The first week of Donald Trump’s impeachment trial contained hours of melodrama, carrying long into the night as some senators fell asleep at their desks. As the C-SPAN cameras rolled, the protagonist was House Intelligence Committee Chair Adam Schiff (D-CA), who has led the Democrat’s impeachment exercise since it began in September.
Schiff is one of the seven House members selected as an impeachment manager. Making Schiff the face of the prosecution brings continuity to Democratic efforts to stymie any of Trump’s policy efforts which started before he even took the oval office.
Schiff was one of the most high-profile congressmen to give his full confidence to the Steele dossier, a collection of paid-for opposition research alleging an international, interconnected conspiracy between the Trump presidential campaign and Kremlin leadership. After more than two years of peddling this narrative, Schiff and his cohorts had to dismiss the dossier from their talking points on CNN after it had been thoroughly discredited as a bundle of falsities and misrepresentations.
But why should the exposure of the dossier as bunk even matter, when Schiff himself claimed to have seen “more than circumstantial evidence” that a Trump-Putin conspiracy existed? Schiff, as Chair of the Intelligence Committee, intimated he was privy to incriminating information that the public was not permitted to hear. All to be revealed by special counsel Robert Mueller. But when the report was released to the public in April 2019 and contained no accusations of collusion, talk of Schiff’s secret evidence went by the wayside.
No matter. This is the legislator House Speaker Nancy Pelosi tapped to prosecute the case against Trump. Referring to Trump’s hold on military aid to Ukraine, Schiff said in his opening statement, “In this way, the president used official state powers available only to him and unavailable to any political opponent to advantage himself in a democratic election. His scheme was undertaken for a simple but corrupt reason, to help him win reelection in 2020.”
But was it? This was the principal talking point of the national security bureaucrats brought before Schiff’s committee in the fall. They implicitly contended that policy must rest in the hands of an unelected, managerial elite based in Washington DC. It was this elite that oversaw the worsening of U.S.-Russian relations through both Republican and Democratic administrations for the past two decades. Trump’s belief that deescalating tensions with Russia is necessary for U.S. security represented, from the outset, a fundamental threat to this foreign policy consensus.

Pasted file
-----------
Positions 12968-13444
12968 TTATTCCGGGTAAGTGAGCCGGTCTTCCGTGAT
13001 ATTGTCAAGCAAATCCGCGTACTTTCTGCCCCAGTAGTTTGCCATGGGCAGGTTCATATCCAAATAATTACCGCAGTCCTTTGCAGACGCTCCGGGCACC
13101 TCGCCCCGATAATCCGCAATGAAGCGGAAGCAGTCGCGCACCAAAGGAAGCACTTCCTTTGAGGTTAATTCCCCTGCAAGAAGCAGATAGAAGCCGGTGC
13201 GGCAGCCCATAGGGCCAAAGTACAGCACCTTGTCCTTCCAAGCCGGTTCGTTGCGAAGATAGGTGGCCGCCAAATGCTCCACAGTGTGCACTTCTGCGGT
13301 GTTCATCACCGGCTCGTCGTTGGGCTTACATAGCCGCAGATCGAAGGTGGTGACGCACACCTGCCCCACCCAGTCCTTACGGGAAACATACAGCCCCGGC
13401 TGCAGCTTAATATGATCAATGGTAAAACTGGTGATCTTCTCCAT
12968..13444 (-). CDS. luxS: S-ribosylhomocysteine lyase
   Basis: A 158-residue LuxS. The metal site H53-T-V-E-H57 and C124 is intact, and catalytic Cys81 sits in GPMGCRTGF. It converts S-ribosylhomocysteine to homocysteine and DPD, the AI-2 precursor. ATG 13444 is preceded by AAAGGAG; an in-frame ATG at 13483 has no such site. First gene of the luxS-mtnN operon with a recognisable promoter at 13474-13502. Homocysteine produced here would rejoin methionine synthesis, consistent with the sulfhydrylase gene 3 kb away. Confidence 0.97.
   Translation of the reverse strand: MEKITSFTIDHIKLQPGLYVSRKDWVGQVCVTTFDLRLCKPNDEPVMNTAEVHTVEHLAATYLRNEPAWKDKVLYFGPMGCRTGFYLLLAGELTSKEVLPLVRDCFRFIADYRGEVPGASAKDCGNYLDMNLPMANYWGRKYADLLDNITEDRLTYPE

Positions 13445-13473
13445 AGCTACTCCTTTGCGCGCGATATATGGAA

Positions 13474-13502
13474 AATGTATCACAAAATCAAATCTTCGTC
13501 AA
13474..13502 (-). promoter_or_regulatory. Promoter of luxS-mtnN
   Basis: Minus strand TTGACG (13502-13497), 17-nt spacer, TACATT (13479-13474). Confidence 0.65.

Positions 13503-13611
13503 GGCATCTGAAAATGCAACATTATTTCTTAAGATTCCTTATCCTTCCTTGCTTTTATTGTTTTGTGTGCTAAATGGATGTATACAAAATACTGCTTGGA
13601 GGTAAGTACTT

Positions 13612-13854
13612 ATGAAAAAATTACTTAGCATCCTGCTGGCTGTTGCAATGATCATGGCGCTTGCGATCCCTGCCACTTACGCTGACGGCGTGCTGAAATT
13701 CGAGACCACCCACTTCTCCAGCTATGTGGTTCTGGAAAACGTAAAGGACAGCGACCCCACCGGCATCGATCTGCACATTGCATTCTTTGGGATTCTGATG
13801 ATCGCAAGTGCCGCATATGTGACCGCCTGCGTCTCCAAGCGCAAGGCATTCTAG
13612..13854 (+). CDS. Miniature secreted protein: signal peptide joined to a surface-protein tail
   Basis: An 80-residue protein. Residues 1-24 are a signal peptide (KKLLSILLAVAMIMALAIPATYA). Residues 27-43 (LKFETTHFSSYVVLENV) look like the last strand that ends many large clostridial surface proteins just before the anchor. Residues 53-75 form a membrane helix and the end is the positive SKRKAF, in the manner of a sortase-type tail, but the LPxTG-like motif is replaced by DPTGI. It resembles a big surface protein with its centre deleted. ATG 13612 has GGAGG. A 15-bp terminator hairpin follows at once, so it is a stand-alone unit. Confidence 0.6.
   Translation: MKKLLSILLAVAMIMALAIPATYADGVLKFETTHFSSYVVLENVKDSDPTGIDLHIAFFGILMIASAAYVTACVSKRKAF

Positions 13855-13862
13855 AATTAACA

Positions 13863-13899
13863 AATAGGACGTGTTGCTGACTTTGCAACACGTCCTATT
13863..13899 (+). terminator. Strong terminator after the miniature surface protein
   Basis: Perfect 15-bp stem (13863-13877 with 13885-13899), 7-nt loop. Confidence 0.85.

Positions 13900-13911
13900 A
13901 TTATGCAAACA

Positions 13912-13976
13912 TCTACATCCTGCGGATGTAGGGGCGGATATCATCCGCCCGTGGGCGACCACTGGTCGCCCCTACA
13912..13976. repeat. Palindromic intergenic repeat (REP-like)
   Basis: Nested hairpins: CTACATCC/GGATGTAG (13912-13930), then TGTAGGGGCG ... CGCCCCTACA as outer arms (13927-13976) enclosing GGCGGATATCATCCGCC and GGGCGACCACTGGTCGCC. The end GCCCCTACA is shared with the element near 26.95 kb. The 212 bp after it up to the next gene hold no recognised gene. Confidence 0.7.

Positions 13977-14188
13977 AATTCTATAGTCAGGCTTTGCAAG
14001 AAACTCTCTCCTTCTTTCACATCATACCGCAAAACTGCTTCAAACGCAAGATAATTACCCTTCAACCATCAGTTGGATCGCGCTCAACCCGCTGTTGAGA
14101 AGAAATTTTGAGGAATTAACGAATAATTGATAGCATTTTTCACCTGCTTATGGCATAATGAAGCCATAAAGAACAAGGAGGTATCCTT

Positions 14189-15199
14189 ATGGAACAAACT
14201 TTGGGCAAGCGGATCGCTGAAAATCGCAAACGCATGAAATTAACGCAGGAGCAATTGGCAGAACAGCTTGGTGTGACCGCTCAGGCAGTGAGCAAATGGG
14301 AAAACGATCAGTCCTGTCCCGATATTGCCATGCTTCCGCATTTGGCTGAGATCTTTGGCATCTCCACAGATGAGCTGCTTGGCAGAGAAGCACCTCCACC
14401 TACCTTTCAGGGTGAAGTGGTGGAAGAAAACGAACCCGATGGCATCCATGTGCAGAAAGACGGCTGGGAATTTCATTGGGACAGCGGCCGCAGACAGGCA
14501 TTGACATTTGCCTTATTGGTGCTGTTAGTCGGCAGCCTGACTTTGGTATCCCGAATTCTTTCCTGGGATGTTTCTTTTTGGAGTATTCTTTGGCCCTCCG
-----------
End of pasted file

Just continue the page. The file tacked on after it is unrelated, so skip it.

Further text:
While Ukraine takes a superficial front seat, the impeachment drive has always been about Russia. “The United States aids Ukraine and her people so that we can fight Russia over there and we don’t have to fight Russia here,” said Schiff, quoting former NSC advisor and congressional witness Tim Morrison.
Is the United States at war with Russia? When was it decided that the border disputes of Eastern Europe constituted a major interest of the United States’? Most importantly, who decided that? Trump’s threat to overturn the unelected order staffed by Morrison and defended by Schiff has been the cause of his greatest headaches.
Schiff’s colleagues in the impeachment saga were only slightly less jaundiced. Rep. Hakeem Jeffries (D-NY), Chair of the House Democratic Caucus and the future of the party leadership, only made headlines when he referenced a lyric by the late rapper The Notorious B.I.G. Rep. Jerrold Nadler (D-NY), Chair of the House Judiciary Committee, called the Republican’s rejection of a premature witness vote “treasonous,” and “a vote against the United States.” The Republican majority has been unanimous that it will only vote to hear witnesses after both sides have presented all evidence collected by the House.
“This is the most brilliant legal presentation I have heard. None comes close. The tone, the facts, the anticipated defenses. I am in awe,” tweeted Washington Post columnist Jennifer Rubin. Rubin seems to have been convinced of Trump’s guilt for something since his June 2015 campaign announcement. But has there been any shift in voters’ sentiments? Opinion polls have been split down partisan lines since the impeachment inquiry was announced. This makes the gamble to remove the president even more essential for Democrats. “The president’s misconduct cannot be decided at the ballot box, for we cannot be assured that the vote will be fairly won,” said Schiff, sowing doubt about the November election. The possibility of Trump winning reelection is the real offense they’re trying to stop.
Hunter DeRensis is a reporter at the National Interest.